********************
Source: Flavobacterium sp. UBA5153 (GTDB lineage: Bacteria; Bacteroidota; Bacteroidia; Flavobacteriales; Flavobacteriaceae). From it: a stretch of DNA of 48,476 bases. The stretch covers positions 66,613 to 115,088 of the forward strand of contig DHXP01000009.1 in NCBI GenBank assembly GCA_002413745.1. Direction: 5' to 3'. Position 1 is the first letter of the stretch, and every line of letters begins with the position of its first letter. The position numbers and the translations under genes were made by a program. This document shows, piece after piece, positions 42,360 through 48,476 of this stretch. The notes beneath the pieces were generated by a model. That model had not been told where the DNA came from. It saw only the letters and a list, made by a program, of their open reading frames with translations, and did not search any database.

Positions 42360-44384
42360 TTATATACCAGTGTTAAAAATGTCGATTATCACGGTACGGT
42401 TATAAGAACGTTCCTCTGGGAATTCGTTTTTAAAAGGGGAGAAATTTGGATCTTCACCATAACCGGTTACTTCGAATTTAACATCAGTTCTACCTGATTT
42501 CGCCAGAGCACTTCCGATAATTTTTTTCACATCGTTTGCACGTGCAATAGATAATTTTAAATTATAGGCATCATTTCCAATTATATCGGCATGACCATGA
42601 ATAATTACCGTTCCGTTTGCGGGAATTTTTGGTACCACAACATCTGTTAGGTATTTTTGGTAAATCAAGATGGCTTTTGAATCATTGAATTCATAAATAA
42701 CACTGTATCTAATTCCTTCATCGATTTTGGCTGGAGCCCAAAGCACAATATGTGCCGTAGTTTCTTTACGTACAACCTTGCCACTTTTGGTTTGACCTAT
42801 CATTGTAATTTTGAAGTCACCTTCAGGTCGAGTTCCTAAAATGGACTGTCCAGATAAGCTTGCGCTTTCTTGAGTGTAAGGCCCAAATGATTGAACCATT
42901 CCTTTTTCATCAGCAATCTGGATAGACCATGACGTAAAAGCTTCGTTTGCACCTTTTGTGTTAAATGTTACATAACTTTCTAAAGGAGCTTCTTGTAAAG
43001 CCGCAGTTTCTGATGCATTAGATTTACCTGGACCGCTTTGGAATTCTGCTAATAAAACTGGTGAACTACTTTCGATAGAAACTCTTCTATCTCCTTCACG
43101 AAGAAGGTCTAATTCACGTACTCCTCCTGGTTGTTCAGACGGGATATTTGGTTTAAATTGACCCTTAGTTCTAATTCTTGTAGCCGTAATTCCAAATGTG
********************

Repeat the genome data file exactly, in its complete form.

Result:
Source: Flavobacterium sp. UBA5153 (GTDB lineage: Bacteria; Bacteroidota; Bacteroidia; Flavobacteriales; Flavobacteriaceae). From it: a stretch of DNA of 48,476 bases. The stretch covers positions 66,613 to 115,088 of the forward strand of contig DHXP01000009.1 in NCBI GenBank assembly GCA_002413745.1. Direction: 5' to 3'. Position 1 is the first letter of the stretch, and every line of letters begins with the position of its first letter. The position numbers and the translations under genes were made by a program. This document shows, piece after piece, positions 42,360 through 48,476 of this stretch. The notes beneath the pieces were generated by a model. That model had not been told where the DNA came from. It saw only the letters and a list, made by a program, of their open reading frames with translations, and did not search any database.

Positions 42360-44384
42360 TTATATACCAGTGTTAAAAATGTCGATTATCACGGTACGGT
42401 TATAAGAACGTTCCTCTGGGAATTCGTTTTTAAAAGGGGAGAAATTTGGATCTTCACCATAACCGGTTACTTCGAATTTAACATCAGTTCTACCTGATTT
42501 CGCCAGAGCACTTCCGATAATTTTTTTCACATCGTTTGCACGTGCAATAGATAATTTTAAATTATAGGCATCATTTCCAATTATATCGGCATGACCATGA
42601 ATAATTACCGTTCCGTTTGCGGGAATTTTTGGTACCACAACATCTGTTAGGTATTTTTGGTAAATCAAGATGGCTTTTGAATCATTGAATTCATAAATAA
42701 CACTGTATCTAATTCCTTCATCGATTTTGGCTGGAGCCCAAAGCACAATATGTGCCGTAGTTTCTTTACGTACAACCTTGCCACTTTTGGTTTGACCTAT
42801 CATTGTAATTTTGAAGTCACCTTCAGGTCGAGTTCCTAAAATGGACTGTCCAGATAAGCTTGCGCTTTCTTGAGTGTAAGGCCCAAATGATTGAACCATT
42901 CCTTTTTCATCAGCAATCTGGATAGACCATGACGTAAAAGCTTCGTTTGCACCTTTTGTGTTAAATGTTACATAACTTTCTAAAGGAGCTTCTTGTAAAG
43001 CCGCAGTTTCTGATGCATTAGATTTACCTGGACCGCTTTGGAATTCTGCTAATAAAACTGGTGAACTACTTTCGATAGAAACTCTTCTATCTCCTTCACG
43101 AAGAAGGTCTAATTCACGTACTCCTCCTGGTTGTTCAGACGGGATATTTGGTTTAAATTGACCCTTAGTTCTAATTCTTGTAGCCGTAATTCCAAATGTG